Please enjoy this guest post by blogger, nurse and writer, Kathryn Norcutt.
Using a smartphone in any work place can be quite the conundrum. On one hand, you have access to databases and handbooks all at the touch of a button. While on the other, you have the social stigma of using a cell phone in the work place (are they working? Is he/she texting? I hope they’re not playing a game…) It is impossible to ignore the huge pool of information that exists today on the app store. With over 700,000 apps and growing (11,929 strictly devoted to the medical field) there is literally an app for almost any situation. So as an employee in the healthcare field, is it in your best interest to add a few of these apps to your treatment and diagnosing arsenal. Let’s break down the pros and cons of such a switch.
Speed and Ease
Pro: The biggest advantage that any app advocate will cite in their defense will be the speed at which you are able to call up information. Being in the room with a patient and confronted with a question or topic that might be a little fuzzy to you can be remedied with various apps that are on the app store at the moment. Many of these apps come at significantly reduced costs than their text-book alternatives, some even being able to be synced across multiple devices.
Con: Using a smartphone or a tablet in your practice can be met with a certain level of criticism as well. There is a huge generational gap to consider when using devices like this during a consultation with a patient. For those of an older generation, you could potentially be viewed as being ill-equipped to deal with their problems or quite basically, uniformed. Scorn from fellow employees might also be a factor as you might be perceived as texting, on Facebook or even playing a game.
Tip: Suggest a meeting with your staff to find out where everyone’s comfort level rests in regards to using these devices in the workplace. Come to a consensus of which apps will benefit the practice the most and to what extent your smartphones should be used to.
Pro: Within the last year there has been quite the explosion of mobile patient record software. Apps like Dr. Chrono rely heavily on mobile integration. With the ability to have your patient fill out or create their own patient profile, you eliminate the need for paper copies as their information is uploaded to your network in real time. Often times, these apps have features that go well beyond the scope of the check-in room. As a doctor, you are then free to equip yourself with a tablet and view patient history, photos, x-rays and notes all with the touch of a button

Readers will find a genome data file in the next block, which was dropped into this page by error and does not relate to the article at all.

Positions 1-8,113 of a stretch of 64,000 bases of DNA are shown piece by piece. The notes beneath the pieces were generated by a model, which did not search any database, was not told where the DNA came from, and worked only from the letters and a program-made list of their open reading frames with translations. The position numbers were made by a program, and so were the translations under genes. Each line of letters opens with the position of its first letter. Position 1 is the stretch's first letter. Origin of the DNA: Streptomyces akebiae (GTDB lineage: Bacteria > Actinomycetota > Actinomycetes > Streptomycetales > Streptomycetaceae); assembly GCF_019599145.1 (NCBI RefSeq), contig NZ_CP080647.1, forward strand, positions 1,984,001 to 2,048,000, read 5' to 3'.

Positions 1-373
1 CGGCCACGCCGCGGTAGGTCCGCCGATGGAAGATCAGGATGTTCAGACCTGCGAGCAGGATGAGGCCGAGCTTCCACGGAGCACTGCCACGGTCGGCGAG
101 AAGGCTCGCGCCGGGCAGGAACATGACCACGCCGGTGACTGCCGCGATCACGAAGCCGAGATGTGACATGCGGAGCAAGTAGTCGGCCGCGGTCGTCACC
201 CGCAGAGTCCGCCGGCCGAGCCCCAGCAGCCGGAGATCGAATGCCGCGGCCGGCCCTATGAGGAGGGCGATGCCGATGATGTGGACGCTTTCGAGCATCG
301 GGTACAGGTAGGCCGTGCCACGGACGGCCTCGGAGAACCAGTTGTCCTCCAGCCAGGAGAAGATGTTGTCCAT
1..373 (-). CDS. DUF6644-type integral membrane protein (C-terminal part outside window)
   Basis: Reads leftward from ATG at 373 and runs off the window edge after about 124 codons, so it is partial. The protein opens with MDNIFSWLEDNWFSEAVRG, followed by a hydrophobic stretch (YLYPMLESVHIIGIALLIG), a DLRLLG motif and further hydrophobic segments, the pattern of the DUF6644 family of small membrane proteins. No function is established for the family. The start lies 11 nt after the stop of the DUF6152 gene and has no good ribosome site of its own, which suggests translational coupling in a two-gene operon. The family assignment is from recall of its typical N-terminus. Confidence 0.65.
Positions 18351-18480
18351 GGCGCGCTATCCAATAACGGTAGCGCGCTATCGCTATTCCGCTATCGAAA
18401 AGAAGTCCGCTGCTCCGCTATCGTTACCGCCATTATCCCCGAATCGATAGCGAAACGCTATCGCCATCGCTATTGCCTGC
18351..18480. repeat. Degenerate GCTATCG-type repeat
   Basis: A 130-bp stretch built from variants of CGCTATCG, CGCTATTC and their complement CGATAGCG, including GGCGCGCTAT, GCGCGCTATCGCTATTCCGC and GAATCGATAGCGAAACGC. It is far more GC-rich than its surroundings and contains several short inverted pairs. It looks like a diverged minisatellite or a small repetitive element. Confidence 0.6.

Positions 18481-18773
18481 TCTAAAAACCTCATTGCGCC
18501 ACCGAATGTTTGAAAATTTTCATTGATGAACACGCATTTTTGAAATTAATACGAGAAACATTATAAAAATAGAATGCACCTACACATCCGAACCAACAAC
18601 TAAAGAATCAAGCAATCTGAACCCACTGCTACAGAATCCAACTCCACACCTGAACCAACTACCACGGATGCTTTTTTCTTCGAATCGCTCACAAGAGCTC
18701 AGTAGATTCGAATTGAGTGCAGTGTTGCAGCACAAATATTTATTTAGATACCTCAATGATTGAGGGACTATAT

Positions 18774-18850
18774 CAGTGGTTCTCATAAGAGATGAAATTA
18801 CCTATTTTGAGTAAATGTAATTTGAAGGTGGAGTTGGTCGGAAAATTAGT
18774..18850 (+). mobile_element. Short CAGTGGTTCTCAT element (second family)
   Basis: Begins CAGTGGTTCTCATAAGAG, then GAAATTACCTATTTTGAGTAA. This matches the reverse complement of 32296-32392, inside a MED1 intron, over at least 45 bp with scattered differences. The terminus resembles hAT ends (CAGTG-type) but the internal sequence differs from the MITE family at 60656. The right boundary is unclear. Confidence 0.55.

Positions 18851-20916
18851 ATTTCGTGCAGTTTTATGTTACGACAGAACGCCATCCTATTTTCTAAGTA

Con: The largest critique for this software falls into the realms of patient confidentiality and privacy. Storing medical records and patient information “in the cloud” can be met with a lot of skepticism. While paper forms are much easier to be placed under lock and key, digital data will always run the risk of falling into the hands of people who it is not intended for,
Tip: If deciding to incorporate a mobile records app into your practice is on your agenda make sure you have done the proper homework ahead of time. Know where the software you are interested in stands in terms of its safety and how often it is updated to adhere to the ever changing online storage laws.
Honing Your Skills and Staying Up to Date
Pro: Apps for tablets and smartphones can also work as a great point of training and staying up to date on procedures and best practices. There are a number of great apps on the store to help you keep all the information you learned in school up to date and fresh. These kinds of apps present you with different emergency situations and force you to react accordingly in order to save the virtual patients life. After scenarios are completed, they will generally give you a breakdown of what you did correctly and what you did, well, not so great. These types of programs have plenty of well-educated minds behind them with many of the developers holding PhD’s in a field related to the category of the app.
Con: Naturally, nothing is like the real thing. Just like any simulated process from pilots to nuclear physicist, actually getting hands on experience is going to be light years ahead of computer-generated training. Relying on these programs as your only “refresher” is dangerous territory for anyone and is clearly, not recommended.
Tip: Before investing in one piece of software over another poke around and see just which creative minds are behind its creation. Is the company behind the app credible? Are the rest of their apps highly reviewed or do they appear spammy and out for a cheap buck? Read other reviews and then make your decision if it will be right for you.
The debate over smartphones or tablets isn’t going anywhere. Every month hundreds of new apps flood the app store boasting to be the latest and greatest at what they do. Only time will tell just how much integration we can expect to see. What about you? Do you have any experience with app usage in your small practice? I’d love to hear your thoughts below.
Kathryn Norcutt has been an active member of the health care community for over 20 years. During her time as a nurse, she has helped people from all walks of life and ages. Now, Kathryn leads a much less hectic life and devotes most of her free time to writing for RNnetwork.